Judge: Sophie Scott-Brown - Sophie is Participation & Learning Manager at Writers’ Centre Norwich. She is a Norfolk girl in origin, but has spent the last few years in Canberra, Australia, where she completed her PhD, taught and organised events in the National Centre of Biography, ANU. Her passion is for creative non-fiction, in particular biography and history, and her biographical study of the British historian Raphael Samuel is published this month.
The Crime Writer by Jill Dawson (Hodder & Stoughton)
The Stopped Heart by Julie Myerson (Jonathan Cape)
Foxlowe by Eleanor Wasserberg (4th Estate)
Judge: Elizabeth Haynes - Elizabeth Haynes is the author of four psychological thrillers and two police procedural novels, including Into the Darkest Corner which was Amazon UK’s Rising Star of 2011 and is published in 34 countries. She participates annually in NaNoWriMo and lives in North Norfolk with her husband, son and Spanish rescue dogs, Curtis and Bea.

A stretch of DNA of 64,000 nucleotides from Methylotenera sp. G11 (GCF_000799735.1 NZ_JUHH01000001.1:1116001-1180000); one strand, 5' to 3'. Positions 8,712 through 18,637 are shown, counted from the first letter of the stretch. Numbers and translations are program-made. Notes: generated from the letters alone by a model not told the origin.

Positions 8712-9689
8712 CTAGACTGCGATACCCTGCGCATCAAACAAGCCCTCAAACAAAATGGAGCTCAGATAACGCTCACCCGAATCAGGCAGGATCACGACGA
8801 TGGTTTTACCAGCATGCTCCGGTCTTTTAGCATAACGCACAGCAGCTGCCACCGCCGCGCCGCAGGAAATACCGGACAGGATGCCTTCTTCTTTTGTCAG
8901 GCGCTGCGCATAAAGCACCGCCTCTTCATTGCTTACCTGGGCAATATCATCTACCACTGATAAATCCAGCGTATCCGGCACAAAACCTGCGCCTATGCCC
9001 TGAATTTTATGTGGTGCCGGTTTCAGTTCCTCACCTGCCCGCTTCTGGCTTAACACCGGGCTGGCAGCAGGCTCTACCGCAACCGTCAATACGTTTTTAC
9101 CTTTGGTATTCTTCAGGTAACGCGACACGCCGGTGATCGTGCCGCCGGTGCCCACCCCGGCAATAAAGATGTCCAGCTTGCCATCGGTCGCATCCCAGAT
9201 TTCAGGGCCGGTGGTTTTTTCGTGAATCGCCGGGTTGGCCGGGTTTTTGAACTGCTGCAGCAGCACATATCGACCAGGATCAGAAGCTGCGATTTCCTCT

Norfolk Landscapes: Broads, Brecks, Staithes and Churches by Doug Kennedy (Windgather Press)
The Elegant Fowl: A Printmakers’ Parliament of Owls by Alan Marshall (Mascot Media)
Lost Country Houses of Norfolk: History, Archaeology and Myth by Tom Williamson, Ivan Ringwood and Sarah Spooner (Boydell & Brewer)
Judge: Bruce Kemble-Johnson - After schools in Lincolnshire and Norfolk, Bruce moved to Norwich to work at the Black Horse Bookshop. In recent years Bruce has worked in the Books Department at Jarrold’s. His personal book interests include military history - especially wartime Prussia - and folklore. Bruce volunteers as a steward for the National Trust and has done so for more than 20 years.
History and Tradition